Friday 26 June 2009


If you wonder why you lost all your money in the financial crisis or why people get it wrong when it comes to statistics, here is what could read: Fooled by Randomness and The Black Swan by Nassim Nicholas Taleb. The first one is about how we are unable to understand chance intuitively and the second one particularly about the rare event that may compensate everything that came before it. And he has a really nice writing style.

According to the "narrative fallacy" you are more likely to believe my point if I tell you a story, alright: Let's say you are playing "Mensch ärgere dich nicht" or some other game with a die. For many rounds now you have not been able to get a 6. Are you more likely to get a 6 in the next round? "Next time it really has to be a 6!" But of course the chance is still 1/6. Or to apply Taleb's street smarts logic: Someone is probably cheating and the chance for a 6 is even lower.

To stay with games, there is also what Taleb calls the "ludic fallacy": People tend to think that the kind of randomness that matters is the one that follows a known statistical distribution. But it is the events that no-one thought about that matter, or the ones that do not happen in "ten billion times the age of the universe according to our model" ... the Black Swans.

So what is the problem: of course evolution. Our rational thinking (or "Reflective System") is fairly new in evolutionary terms and it does not really play a role when it comes to making decisions (at least not as much we would think it does). What really drives us is intuition (or the "Automatic System"). And statistics in the Automatic System come in the sense of heuristics.[1] The problem is that these heuristics only really apply to Stone Age conditions. For example they don't take into account that the person on whose clothes you just spilled your coffee cup is a complete stranger that will be 5000 miles across the ocean within a few hours. So you will apologize and try to help even though this behavior is probably nicer than what would be purely rational. In this case it was good but the problem is that our intuitive heuristics fail in many cases.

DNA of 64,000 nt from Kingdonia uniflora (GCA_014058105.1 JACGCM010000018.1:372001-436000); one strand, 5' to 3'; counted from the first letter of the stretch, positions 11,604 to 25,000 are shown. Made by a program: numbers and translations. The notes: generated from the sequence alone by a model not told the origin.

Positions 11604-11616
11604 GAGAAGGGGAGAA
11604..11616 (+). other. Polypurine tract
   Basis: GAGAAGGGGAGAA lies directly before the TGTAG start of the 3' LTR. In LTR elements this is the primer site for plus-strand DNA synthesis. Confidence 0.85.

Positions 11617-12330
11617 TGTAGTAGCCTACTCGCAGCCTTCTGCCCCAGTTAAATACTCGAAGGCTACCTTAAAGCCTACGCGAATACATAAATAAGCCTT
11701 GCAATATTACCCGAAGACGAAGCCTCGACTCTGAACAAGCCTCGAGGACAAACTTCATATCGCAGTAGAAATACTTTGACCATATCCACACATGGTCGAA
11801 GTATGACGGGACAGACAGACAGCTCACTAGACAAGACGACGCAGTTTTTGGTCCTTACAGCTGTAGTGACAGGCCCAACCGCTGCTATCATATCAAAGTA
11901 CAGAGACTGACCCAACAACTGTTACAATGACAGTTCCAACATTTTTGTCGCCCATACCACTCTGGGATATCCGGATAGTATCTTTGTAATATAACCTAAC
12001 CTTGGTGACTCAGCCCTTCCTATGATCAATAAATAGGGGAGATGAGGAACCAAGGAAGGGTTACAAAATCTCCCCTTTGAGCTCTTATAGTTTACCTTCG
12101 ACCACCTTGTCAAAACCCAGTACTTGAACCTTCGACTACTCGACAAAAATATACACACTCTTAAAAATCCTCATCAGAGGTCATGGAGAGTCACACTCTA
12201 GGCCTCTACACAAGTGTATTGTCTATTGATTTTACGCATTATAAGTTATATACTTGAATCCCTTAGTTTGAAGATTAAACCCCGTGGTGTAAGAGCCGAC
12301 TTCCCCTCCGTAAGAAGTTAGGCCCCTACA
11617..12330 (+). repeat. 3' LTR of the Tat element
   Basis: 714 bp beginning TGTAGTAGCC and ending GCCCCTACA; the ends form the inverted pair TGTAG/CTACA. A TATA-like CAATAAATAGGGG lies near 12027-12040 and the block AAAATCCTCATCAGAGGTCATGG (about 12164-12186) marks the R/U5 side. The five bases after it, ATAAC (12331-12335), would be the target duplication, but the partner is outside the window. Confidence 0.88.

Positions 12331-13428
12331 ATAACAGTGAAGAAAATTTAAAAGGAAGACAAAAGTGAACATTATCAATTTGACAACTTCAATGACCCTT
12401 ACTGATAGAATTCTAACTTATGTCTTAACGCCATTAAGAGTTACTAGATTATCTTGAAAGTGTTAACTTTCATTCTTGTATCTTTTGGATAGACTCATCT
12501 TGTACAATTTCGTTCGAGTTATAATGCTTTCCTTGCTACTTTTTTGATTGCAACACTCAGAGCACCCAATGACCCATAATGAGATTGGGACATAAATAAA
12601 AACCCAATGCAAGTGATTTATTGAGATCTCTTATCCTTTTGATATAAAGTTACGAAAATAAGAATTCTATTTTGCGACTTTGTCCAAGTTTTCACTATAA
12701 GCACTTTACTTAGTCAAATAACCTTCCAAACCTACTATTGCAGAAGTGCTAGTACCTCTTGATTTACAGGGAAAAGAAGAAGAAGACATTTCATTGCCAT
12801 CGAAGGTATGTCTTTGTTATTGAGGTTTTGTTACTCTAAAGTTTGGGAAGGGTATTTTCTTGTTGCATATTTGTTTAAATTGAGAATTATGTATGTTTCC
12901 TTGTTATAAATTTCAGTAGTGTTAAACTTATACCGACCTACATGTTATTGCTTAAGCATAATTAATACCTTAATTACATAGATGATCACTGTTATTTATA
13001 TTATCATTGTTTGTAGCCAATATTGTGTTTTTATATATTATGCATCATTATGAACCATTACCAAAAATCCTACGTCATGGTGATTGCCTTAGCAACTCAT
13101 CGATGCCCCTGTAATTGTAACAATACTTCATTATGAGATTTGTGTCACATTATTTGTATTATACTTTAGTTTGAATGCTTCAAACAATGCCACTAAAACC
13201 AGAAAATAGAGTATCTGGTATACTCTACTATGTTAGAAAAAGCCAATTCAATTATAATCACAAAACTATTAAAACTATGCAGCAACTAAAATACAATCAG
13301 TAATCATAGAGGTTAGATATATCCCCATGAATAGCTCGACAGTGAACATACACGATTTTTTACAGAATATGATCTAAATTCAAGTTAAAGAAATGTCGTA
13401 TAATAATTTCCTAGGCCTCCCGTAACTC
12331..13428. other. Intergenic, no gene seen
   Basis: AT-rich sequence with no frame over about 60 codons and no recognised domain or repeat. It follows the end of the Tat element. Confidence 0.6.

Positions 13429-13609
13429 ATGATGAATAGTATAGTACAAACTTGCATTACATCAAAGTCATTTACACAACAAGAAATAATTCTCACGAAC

Actually this brings me to another nice point which is interesting, at least from a slightly academic point of view. A major question in trading is if it is possible to be on average better than someone who buys purely at random.[2] Let's assume some stock is lower in value than it should be according to some economic considerations. If there is a way to find out, people will buy the stock and the price will go up until the stock is not cheap anymore. Therefore it is very difficult to get rich in the stock market through information unless you are either very smart or very quick. But in our real world stock prices are not ideal but biased by humanness (e.g. because of people that think that they are very smart or very quick, or generally herding phenomena, and so on). So stock prices will reflect the real value with a bias by human (Stone Age) intuition. All you have to do to get rich, is counter-intuitive trades. I like the thought but the problem in economics is always that oversimplified theories lead to elegant results but to the destruction of trillion dollar hedge funds. Anyway in essence my point is similar to what Taleb says only that he gives the examples.

[1] Some of these things are nicely explained in the first part of "Nudge" by Thaler and Sunstein. In the second part they will probably explain how to nudge people to do the right thing but I am not there yet. "Nudge" is also a nice book but it is a bit too academic to be an easy read ...

[2] Here the point is average. You can (and should) affect the deviation by diversification. In case we are talking about your funds you should keep the deviation low. If it is someone else's money, you should gamble. If it goes up use the hype to get rich. And when it crashes, you should disappear or take the settlement, depending on your contract.

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